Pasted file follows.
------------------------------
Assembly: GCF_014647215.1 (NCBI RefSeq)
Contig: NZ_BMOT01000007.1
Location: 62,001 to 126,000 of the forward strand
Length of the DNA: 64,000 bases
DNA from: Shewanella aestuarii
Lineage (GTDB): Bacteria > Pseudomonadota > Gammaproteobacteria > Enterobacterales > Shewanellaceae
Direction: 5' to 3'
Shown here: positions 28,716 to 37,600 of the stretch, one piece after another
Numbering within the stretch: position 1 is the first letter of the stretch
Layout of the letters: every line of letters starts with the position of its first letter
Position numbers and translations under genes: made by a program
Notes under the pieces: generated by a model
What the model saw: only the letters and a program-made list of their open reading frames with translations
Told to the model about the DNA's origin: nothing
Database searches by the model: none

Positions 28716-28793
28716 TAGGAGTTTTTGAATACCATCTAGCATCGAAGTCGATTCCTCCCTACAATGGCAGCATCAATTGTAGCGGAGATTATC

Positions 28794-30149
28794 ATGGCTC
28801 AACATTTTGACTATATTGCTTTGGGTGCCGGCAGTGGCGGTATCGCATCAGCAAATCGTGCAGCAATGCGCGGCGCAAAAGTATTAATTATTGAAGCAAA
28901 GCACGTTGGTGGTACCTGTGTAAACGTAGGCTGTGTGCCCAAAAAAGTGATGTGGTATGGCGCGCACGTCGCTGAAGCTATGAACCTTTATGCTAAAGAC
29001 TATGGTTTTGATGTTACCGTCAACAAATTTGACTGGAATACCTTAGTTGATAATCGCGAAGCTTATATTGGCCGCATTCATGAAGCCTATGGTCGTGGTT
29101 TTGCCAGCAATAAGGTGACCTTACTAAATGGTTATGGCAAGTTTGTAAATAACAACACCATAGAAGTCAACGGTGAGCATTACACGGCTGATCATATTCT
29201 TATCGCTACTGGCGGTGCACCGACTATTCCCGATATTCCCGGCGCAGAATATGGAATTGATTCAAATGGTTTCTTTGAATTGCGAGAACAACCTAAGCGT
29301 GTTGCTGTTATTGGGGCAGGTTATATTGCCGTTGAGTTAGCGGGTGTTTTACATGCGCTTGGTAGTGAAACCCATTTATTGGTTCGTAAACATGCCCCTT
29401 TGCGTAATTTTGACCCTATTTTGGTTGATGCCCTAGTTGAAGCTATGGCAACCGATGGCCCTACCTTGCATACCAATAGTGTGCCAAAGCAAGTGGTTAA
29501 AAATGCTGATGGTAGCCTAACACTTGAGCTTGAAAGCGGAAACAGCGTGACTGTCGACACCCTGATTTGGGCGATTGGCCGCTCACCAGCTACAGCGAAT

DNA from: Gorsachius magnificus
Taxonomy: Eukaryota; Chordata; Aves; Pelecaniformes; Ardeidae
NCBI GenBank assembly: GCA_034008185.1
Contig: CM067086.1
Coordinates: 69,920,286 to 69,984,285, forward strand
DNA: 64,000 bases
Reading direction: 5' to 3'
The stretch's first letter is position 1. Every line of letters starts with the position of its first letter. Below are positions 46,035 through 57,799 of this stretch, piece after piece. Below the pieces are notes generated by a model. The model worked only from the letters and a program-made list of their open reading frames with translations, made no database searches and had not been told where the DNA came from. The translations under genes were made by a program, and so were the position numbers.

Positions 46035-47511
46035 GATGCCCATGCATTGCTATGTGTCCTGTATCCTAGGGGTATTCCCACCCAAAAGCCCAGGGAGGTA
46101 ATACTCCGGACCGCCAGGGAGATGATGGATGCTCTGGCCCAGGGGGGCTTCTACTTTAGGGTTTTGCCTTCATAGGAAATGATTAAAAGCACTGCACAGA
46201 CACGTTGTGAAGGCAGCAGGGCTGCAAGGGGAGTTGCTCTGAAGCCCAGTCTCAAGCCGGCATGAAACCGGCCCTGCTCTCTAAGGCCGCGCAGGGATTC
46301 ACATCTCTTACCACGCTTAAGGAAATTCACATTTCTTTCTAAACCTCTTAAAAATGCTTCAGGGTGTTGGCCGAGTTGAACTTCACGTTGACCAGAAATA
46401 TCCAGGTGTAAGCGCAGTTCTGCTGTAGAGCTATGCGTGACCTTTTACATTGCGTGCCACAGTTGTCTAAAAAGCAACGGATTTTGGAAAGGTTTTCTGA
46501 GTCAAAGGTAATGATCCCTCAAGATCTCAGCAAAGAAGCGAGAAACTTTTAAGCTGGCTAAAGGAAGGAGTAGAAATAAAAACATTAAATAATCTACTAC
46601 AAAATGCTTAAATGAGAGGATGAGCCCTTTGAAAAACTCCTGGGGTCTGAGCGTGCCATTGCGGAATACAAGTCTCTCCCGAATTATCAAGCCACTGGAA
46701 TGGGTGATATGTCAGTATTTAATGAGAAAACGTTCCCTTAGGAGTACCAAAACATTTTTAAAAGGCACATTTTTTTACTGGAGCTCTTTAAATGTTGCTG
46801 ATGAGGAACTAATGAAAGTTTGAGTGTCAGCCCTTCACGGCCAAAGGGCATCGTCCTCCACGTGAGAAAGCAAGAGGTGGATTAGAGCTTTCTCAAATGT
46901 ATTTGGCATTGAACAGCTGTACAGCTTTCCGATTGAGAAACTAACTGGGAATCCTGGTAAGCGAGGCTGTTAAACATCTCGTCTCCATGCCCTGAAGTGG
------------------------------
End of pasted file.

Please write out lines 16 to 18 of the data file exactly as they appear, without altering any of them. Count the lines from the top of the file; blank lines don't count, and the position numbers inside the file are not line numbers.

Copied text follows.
Positions 28716-28793
28716 TAGGAGTTTTTGAATACCATCTAGCATCGAAGTCGATTCCTCCCTACAATGGCAGCATCAATTGTAGCGGAGATTATC

Positions 28794-30149